KT: and converted some of my term policy to whole life. The draw for me was that I got a locked in rate and no medical exam and it would carry me past the age of 67.

 

00:17:26

Suze: Now, before you go on anymore, how much you wanna bet me? Right. If she's paying $33 a month

00:17:36

Suze: right now, is that correct, KT for $150,000 of term insurance that her conversion is gonna be at least five times that amount for a whole life. So it's gonna be 100 and 50 or 100 and 70...

00:17:53

KT: 152 a month.

00:17:55

Suze: And I will bet you any amount of money she doesn't get as much life insurance. So, do you understand what just happened here? Everybody. She's paying almost five times the amount of money for a $50,000 less in insurance. Sorry, KT go on.

00:18:13

KT: No. So that's the question is now that I'm negatively thinking about the $152 a month. Whole life policy worth 100,000. What can I do with it? I am in good health. See, she's sorry she did it. She's sorry she took the bait.

00:18:30

Suze: So cancel it. If you're in good health, cancel it. And this is what I would have you do with the money. It's very simple. This insurance company knows

00:18:41

Suze: that you probably since you are in good health, you are not going to die for at least 30 to 40 more years. Actuarily they have already figured out when you are going to die. Ok. So

00:18:58

Suze: let's just take conservative, let's say it's only 30 years from now, even though it's probably more if you took that $152 a month right now

00:19:10

Suze: and you put it in to the Roth IRA for your kids. Assuming that you want this money for the kids and the kids, let's just say are working and making money. Do you know in 30 years from now at just a 5% annual average rate of return? That is nothing.

00:19:29

Suze: Right. You'd have 124,000, almost $125,000 in those accounts. That's $25,000 more than this death benefit is going to give you, let's say you get 8% on the money, which is not impossible on any level over the next 30 years, you would have $178,000 in there.

00:19:57

Suze: So, do you understand?

00:20:00

Suze: Right. Why? this makes absolutely no sense. You could leave a whole lot more money. 24% more. 78% more, maybe even 100% more to your kids. If you stop thinking that insurance is the way to do it

00:20:18

Suze: because do you understand they're making the $178,000 over the next 30 years and you will only be getting 100,000. That's why they do it to make money. You could do it on your own. Right. KT go on.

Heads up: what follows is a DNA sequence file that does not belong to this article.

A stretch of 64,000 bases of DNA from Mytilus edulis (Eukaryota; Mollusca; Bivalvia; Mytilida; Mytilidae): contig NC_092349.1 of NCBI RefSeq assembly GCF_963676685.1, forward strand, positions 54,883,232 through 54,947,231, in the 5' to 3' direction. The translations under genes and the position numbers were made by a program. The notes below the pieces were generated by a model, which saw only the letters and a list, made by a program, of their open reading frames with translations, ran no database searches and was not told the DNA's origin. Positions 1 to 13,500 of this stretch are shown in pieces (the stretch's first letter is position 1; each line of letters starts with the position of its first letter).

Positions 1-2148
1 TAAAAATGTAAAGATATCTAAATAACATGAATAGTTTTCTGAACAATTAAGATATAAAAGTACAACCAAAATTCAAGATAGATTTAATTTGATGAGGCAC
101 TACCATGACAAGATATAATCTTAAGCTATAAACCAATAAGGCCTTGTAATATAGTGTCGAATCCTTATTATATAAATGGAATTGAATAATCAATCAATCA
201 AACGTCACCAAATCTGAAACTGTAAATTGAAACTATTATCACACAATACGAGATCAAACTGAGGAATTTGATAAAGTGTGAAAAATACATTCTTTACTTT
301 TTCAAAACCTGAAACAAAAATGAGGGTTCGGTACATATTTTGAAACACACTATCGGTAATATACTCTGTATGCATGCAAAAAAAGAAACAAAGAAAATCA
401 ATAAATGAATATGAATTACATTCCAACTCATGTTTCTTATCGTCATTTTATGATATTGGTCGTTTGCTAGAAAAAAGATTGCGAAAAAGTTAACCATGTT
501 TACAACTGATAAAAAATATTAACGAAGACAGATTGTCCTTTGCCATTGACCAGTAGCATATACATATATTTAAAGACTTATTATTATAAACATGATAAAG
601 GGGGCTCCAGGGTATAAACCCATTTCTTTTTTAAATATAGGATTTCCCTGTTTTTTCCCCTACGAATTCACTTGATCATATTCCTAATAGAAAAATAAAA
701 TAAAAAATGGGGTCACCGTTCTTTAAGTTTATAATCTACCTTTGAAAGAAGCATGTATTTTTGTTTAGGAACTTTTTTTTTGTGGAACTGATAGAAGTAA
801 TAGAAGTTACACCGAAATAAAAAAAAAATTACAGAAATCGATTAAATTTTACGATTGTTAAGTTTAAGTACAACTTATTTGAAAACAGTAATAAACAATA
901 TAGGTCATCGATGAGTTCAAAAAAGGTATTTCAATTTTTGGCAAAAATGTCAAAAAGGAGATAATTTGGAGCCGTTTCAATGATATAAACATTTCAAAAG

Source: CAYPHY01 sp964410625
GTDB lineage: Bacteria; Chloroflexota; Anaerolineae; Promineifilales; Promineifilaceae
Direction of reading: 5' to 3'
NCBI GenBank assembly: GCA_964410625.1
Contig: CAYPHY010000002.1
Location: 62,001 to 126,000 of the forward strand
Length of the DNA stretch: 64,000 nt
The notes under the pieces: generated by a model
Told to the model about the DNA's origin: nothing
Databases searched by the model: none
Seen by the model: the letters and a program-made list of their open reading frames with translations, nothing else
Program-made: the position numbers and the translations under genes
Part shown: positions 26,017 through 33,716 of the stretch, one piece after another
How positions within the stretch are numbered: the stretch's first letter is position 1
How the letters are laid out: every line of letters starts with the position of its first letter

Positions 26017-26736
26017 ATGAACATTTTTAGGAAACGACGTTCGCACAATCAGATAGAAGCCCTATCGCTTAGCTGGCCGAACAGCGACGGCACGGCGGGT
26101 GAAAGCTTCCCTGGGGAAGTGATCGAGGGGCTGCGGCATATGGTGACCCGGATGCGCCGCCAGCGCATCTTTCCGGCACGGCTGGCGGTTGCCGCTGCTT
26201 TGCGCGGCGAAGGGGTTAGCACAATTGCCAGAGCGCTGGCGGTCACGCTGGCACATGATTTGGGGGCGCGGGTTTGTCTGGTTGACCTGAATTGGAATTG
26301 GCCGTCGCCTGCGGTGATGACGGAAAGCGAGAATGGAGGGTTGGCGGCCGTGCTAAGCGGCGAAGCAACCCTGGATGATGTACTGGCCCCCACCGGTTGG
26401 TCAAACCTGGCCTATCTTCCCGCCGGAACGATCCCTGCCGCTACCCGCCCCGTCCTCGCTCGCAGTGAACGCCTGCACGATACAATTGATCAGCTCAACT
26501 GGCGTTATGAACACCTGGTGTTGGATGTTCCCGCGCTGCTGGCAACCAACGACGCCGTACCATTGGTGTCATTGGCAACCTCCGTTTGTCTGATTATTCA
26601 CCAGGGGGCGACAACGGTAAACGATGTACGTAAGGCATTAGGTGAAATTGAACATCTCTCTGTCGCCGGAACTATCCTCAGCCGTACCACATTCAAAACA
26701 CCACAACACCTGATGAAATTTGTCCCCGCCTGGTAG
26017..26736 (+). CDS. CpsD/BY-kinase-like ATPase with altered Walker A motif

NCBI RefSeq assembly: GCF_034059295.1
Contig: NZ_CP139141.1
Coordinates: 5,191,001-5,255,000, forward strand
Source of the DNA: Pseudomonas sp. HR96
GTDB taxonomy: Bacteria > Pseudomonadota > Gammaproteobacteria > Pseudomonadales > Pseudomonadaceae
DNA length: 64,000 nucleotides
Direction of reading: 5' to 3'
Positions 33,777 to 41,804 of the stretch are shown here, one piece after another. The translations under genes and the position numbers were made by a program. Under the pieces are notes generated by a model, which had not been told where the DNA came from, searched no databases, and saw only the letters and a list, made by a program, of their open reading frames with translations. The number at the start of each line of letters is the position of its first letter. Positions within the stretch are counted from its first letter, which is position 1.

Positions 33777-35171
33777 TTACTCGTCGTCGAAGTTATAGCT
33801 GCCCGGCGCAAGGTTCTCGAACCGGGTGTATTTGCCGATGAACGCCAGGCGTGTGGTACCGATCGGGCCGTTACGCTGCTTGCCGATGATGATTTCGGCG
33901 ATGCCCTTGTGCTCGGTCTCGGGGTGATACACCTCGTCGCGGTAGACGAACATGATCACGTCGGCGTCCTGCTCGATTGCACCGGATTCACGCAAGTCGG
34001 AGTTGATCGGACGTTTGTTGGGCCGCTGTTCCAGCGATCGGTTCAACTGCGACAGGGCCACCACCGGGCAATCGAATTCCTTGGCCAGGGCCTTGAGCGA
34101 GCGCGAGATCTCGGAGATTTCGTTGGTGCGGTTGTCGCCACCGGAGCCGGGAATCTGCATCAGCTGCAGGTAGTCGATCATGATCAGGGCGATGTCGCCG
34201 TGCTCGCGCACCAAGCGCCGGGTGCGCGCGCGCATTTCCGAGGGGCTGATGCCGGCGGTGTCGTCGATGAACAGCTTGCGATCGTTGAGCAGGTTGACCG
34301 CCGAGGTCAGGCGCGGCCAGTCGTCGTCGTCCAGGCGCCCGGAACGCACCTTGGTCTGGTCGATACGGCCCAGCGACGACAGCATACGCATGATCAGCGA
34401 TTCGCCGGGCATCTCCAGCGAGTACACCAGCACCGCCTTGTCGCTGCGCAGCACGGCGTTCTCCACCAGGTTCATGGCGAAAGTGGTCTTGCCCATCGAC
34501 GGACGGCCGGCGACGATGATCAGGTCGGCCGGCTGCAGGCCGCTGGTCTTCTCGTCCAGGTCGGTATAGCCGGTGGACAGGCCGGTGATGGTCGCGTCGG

00:20:36

KT: I wish people really just forgot about whole life insurance.

00:20:40

KT: Ok. Ready next questions from Vicky...

00:20:42

Suze: Well there is sometimes it makes sense but very seldom.

00:20:47

KT: Next questions from Vicky. Suze, would you say now is a good time to move out of the G fund? That's the government security investment fund, right Suze?

00:20:57

Suze: She's obviously either in the military or the federal government...

00:21:00

KT: Wait a minute... and to dollar cost average back into the C and S funds each month.

00:21:07

Suze: Absolutely. I would do that, Vicky. So just to explain to everybody, KT. The employer sponsored plan

00:21:15

Suze: for government employees. The military is called the TSP plan, which is the Thrift Savings Plan. Now, the Thrift Savings Plan for years only had approximately five different types of mutual funds that you could invest in. Then they decided to offer you hundreds, which I'm not a fan of on any level.

00:21:37

Suze: So really what Vicky is asking is that she currently has her money in the G Fund, which is KT said is the government securities investment fund, which means that the money is safe and sound. It's making a good interest rate. It's not attached to the stock market.

00:14:44

Suze: you should know that that is still available. You just go to my alliant dot com and that is where you sign up. However, what you should know and I'll just give you a little, little inside info that they haven't even announced yet. We're going to have an offer kind of like that for your kids.

00:15:07

Suze: So we're going to make finances a family affair. If in fact, you've already done it though, Karen, you've already got your $100. No, you don't get another $100 just so, you know, but for people who have never done it. Fabulous. Fabulous program.

00:15:28

KT: All right, Suze. Next question is your favorite topic. Whole life and term insurance.

00:15:37

Suze: You wanna hear? What happens? Can I just tell you what happens? So, we answered last Thursday. I think it was a question from Lloyd. I think that was his name about how he bought this. He's now 80 years of age. It's the one that Colo talked to us about last week. You know, Columbia listens to every podcast and he came in and he said, I disagree with your answer.

00:16:02